Sometimes I think that teachers and technology just don’t mix. Let me tell you a tale of unmitigated tragedy. Think Sisyphus and the stone and the mountain.

Every now and then (not that often) I like to get organised. So last night, I spent a couple of hours carefully planning out a whiz-bang lesson for my IT kids. I found half-a-dozen sites with pictures that they could use for a Photoshop task. I put together a quick collection of videos to demonstrate the concept. I created a few fake entries on a few different blog sites to show them the foolishness of believing what you read online. I emailed through the lesson plan to school. And then I went to bed, happy in the knowledge that the boys would be completely engaged for a double period.

This morning, when I got into school, I found that the lesson plan had been rejected by the school email filter because of some off-colour language in the document (It was relevant, I swear). No problems, I could wing it off the top of my head. Each of the videos was on a site that was blocked by the Catholic Education Office for ‘profanity/swearing’ (no wonder, if my lesson plan didn’t even get through). The blogs were blocked because they were ‘blogging sites’ (duh). And the photo sites apparently also catered to ‘terrorism/violence’ and ‘nudity’.

I sound like an incredibly irresponsible teacher, but the images and videos were legitimate, age-appropriate and student-friendly. Sometimes the school internet filters just have it in for me. What this taught me is that I should never do planning at home.

Or maybe I’m missing the point.

School administration has a tricky role to play in the filtering of internet. On the one hand, they should enable teachers to provide a wide variety of content to allow students to learn how to safely navigate the World Wide Web before they’re let loose in it after school. On the other, no one wants to be on the front cover of the Herald-Sun after a child links to pornography during an English lesson.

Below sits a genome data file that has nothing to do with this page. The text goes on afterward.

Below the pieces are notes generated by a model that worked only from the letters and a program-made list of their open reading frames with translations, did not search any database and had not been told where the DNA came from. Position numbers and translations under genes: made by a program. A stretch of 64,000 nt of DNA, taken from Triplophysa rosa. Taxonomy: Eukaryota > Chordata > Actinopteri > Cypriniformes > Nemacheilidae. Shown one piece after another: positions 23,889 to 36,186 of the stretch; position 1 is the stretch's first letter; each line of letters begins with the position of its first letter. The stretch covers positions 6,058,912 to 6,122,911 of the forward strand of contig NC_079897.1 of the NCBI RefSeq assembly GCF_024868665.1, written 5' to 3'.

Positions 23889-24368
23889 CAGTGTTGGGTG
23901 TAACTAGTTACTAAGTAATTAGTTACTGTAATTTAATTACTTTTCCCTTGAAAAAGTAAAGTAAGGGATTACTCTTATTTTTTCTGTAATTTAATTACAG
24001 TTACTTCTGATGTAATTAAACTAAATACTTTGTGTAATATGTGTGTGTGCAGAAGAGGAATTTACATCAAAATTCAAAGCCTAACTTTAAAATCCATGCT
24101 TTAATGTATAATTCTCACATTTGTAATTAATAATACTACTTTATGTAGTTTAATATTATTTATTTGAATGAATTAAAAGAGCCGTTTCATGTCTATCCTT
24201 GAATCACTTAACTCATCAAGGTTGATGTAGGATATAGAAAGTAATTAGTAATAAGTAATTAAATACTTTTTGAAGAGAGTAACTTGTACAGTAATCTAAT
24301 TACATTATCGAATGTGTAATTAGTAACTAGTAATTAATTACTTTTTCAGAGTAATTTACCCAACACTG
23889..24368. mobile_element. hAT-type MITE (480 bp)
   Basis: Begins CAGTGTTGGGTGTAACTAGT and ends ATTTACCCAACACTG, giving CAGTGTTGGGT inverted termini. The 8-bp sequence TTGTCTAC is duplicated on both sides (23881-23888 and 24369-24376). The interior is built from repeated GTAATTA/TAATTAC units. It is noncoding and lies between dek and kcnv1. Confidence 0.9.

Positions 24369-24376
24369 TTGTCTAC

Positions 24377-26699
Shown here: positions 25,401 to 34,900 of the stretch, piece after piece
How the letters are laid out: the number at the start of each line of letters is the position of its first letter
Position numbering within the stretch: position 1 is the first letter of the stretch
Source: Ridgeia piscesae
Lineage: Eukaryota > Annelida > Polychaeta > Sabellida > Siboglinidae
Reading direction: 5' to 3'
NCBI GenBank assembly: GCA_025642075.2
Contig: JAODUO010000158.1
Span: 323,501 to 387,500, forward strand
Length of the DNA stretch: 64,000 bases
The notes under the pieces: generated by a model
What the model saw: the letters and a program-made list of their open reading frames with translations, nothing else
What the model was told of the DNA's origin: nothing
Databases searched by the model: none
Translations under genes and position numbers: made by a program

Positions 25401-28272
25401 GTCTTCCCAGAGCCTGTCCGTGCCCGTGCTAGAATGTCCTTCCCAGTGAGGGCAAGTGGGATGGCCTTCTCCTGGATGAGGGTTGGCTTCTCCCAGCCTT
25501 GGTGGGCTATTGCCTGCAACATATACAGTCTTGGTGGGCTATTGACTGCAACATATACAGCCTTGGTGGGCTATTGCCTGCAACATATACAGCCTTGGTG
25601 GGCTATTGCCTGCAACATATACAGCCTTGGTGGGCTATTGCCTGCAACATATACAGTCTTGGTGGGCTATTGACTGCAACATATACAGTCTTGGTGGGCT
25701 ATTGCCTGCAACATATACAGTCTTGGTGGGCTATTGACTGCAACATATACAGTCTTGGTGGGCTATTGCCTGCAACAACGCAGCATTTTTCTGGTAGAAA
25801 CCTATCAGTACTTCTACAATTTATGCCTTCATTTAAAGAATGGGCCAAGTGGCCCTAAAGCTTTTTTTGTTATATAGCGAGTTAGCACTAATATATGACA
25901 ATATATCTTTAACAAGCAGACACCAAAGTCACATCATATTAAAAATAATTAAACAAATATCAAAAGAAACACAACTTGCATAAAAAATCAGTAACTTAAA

Filtering is a necessary evil, and it is accomplished with varying degrees of control and subtlety by a wide variety of service providers. I want to give some recommendations for schools looking at locking the school Internet down and take a look at a couple of the major players in net safety.

Our school
The St James College internet is managed by the Catholic Education Office using a product called ZScaler, which is highly effective, if a little extreme at times. Apart from this (slightly exaggerated) example, I rarely have an issue teaching the content I need to. The boys aren’t accessing inappropriate sites and if I catch them on one that has slipped through the cracks, I can submit a report to the CEO and the site will be blocked within 24 hours. Similarly, if there is a site that I need for a particular class, I can have it unblocked with ease. It really needs to be monitored and administered by the school’s IT support crew but it’s an effective and relatively unobtrusive system.

However, teaching IT across all year levels at the school, I have regular conversations with the more tech-savvy students, who all assure me that they can get access to anything that they want to look at using proxy sites, private networks and – strangely – Google Translate. There is no perfect school management system. Schools just need a system that demonstrates that they have made an effort, and then they need to work hard to educate students (and staff) on responsible use of the internet and computer system.

By the way, over 12 years and across four schools, teachers have been the cause of every virus invasion of the computer network. Just saying.

Other options